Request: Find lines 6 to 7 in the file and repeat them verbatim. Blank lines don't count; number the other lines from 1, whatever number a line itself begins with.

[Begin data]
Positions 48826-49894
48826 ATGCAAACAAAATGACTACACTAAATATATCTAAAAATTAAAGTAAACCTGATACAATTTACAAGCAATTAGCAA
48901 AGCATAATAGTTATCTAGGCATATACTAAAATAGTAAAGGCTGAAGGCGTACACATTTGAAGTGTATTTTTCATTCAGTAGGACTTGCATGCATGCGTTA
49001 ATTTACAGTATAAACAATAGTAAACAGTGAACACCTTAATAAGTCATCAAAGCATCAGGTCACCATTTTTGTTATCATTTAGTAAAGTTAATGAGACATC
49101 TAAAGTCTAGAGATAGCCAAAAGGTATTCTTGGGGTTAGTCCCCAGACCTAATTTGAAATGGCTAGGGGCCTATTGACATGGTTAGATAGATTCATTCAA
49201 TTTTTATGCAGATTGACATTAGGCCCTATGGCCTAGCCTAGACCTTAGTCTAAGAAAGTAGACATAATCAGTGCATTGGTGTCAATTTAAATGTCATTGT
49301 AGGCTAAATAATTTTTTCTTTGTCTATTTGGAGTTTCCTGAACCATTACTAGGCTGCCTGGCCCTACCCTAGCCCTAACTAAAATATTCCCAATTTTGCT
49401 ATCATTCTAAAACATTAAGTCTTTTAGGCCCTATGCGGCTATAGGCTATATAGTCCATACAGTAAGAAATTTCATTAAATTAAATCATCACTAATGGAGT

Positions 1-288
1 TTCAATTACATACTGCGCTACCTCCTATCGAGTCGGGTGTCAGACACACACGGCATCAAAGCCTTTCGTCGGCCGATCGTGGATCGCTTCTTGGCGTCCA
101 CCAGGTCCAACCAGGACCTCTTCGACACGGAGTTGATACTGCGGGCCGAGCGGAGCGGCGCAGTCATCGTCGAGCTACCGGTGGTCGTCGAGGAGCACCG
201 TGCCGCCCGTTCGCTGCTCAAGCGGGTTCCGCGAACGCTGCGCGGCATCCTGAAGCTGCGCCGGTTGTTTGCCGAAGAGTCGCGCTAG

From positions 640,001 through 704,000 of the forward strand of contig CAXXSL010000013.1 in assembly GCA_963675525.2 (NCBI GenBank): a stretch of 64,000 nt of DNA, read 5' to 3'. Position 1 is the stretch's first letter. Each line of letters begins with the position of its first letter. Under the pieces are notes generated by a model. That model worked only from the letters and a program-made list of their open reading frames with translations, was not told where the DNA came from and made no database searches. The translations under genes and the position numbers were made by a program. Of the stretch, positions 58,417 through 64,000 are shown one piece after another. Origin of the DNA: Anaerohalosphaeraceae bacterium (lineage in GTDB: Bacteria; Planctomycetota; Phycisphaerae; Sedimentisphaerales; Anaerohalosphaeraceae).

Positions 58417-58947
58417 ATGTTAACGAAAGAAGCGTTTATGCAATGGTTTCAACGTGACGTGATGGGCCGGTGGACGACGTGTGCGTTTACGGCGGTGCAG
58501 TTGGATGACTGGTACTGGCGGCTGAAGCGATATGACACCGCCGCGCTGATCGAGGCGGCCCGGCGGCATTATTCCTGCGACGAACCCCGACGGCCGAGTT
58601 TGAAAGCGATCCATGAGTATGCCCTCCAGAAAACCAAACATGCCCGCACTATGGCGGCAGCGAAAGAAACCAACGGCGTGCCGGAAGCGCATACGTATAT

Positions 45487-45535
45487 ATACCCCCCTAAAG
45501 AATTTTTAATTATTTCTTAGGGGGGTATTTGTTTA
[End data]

49201 TTTTTATGCAGATTGACATTAGGCCCTATGGCCTAGCCTAGACCTTAGTCTAAGAAAGTAGACATAATCAGTGCATTGGTGTCAATTTAAATGTCATTGT
49301 AGGCTAAATAATTTTTTCTTTGTCTATTTGGAGTTTCCTGAACCATTACTAGGCTGCCTGGCCCTACCCTAGCCCTAACTAAAATATTCCCAATTTTGCT